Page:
According to Murugesan, effluents that have been drained into coastal waters after shrimp harvesting affect the growth of Kappaphycus.
Aquaculture farms on Pamban Island use seawater for fish farming and have laid pipes on the seashore to pump water into the shrimp ponds. Untreated sewage from farms is normally discharged into the sea. During the ‘busy’ season, i.e. the northeast monsoon when the weather is windy and storms set in with big waves , it is discharged into the stormwater lake, locally called Pancha Kalyani.
Balarajan, a small-scale farmer and herder, told 101Reporters that the effluent destroyed edible vegetation, including shrubs, coconut palms and palm trees, and contaminated the Pancha Kalyani. Since this body of water is an important aquifer here, drinking water from domestic wells has also become saline.
Studies have shown how artificial inputs in the form of fertilizers, feeds and drugs, which are given for optimal shrimp growth, are washed into the canals as effluent during harvesting; the large quantities of sewage discharge pose a serious threat to the coastal ecosystem and groundwater.
Moreover, in order to pump sea water for cultivation, many aquaculture farms have illegally encroached on the coastline to build pumping rooms and install PVC pipes.
Unresolved regulatory issues
In May this year, a fisherwoman was raped and murdered in the village of Vadakadu on Pamban Island, allegedly by two migrant workers from a fish farm. A few days before the incident, the workers had made obscene comments to the victim while she was working alone. She had shared this unpleasant experience with some of her close relatives. After the crime, the locals retaliated by ransacking the farm and soon several irregularities began to appear.
Karunamoorthy, a local leader of the Tamil Nadu Fish Workers Federation (CITU), said the island has more than 100 fish farms. “Many are operating without proper licensing. It was only after the horrific incident that the Departments of Fisheries and Revenue discovered that the farm in question was operating without proper licensing under the Fisheries Authority Act 2005. coastal aquaculture,” he said.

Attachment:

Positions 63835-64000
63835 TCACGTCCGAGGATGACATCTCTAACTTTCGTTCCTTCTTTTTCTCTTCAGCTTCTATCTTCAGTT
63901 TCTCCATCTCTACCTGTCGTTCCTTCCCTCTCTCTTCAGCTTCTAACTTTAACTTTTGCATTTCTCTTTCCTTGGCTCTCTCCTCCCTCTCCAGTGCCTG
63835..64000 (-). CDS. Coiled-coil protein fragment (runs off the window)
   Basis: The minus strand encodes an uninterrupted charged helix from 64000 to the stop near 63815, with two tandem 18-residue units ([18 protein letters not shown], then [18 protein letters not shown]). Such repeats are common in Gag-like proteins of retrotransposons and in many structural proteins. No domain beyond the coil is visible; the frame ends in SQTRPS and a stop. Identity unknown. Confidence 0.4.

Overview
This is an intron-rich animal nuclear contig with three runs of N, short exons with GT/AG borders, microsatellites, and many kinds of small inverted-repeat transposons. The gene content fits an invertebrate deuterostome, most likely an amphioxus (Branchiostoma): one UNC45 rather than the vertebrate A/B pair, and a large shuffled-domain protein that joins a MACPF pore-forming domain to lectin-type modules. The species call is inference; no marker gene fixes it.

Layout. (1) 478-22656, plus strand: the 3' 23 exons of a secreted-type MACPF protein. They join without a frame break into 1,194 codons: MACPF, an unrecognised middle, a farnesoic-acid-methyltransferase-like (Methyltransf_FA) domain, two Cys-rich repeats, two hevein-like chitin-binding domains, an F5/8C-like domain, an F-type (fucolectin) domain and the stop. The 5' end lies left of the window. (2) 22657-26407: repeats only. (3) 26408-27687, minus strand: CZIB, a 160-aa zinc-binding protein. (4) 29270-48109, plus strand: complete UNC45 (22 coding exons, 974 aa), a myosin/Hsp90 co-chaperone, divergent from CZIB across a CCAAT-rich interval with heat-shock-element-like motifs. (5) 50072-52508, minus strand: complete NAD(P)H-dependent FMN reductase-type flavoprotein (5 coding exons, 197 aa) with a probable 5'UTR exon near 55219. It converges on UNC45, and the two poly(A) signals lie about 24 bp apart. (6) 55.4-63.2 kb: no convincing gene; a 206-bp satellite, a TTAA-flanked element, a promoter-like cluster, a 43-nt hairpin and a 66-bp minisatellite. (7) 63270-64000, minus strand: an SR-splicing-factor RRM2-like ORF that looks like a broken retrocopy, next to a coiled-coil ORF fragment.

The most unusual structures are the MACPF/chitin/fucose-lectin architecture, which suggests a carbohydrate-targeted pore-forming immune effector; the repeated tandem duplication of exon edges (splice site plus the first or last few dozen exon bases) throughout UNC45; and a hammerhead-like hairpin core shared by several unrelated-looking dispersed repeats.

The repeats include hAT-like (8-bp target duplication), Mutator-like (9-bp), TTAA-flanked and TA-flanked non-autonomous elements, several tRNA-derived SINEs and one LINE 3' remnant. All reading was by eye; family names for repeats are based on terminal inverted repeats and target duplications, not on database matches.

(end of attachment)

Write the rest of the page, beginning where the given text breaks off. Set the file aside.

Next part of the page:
Saravanan, an expert in coastal commons mapping, said that under section 13(8)(a)(b) of the Coastal Aquaculture Authority Act 2005, such farms should not be located less than 200 m from the high tide line (HTL) .
“This particular farm is located 30m from the HTL and its engine room is located inside the HTL. to the farms,” Saravanan explained.
Fisherwoman Lakshmi (name changed on request) told 101Reporters that the representatives of the farm in question had threatened these women against trespassing and on another occasion they forcibly removed the thatched-roof huts that these women use to repair nets, work on rafts, eat food and rest during hot afternoons. The farm had claimed that part of the coastal waters were part of its patta. “As we had no means of verifying this claim, we simply withdrew,” she added.
Rameswaram Municipal Chairman KE Naazarkhan said the municipality passed a resolution on June 22, 2022, asking the state government to close all aquaculture farms in the area and not issue new licenses.
“The proliferation of aquaculture farms has contaminated potable groundwater. Moreover, the import of migrant workers into the region creates security issues,” he explained why such a resolution has become necessary.
Meanwhile, Shalini (name changed on request), a friend and colleague of the victim, is still reeling from what happened in her own backyard. “We don’t feel safe now to access the seaside and coastal waters alone,” she remarked.
(The author is a freelance journalist based in Pondicherry and a member of 101Reporters, a pan-India network of local journalists.)
Disclaimer: This post was auto-published from an agency feed without any text editing and has not been reviewed by an editor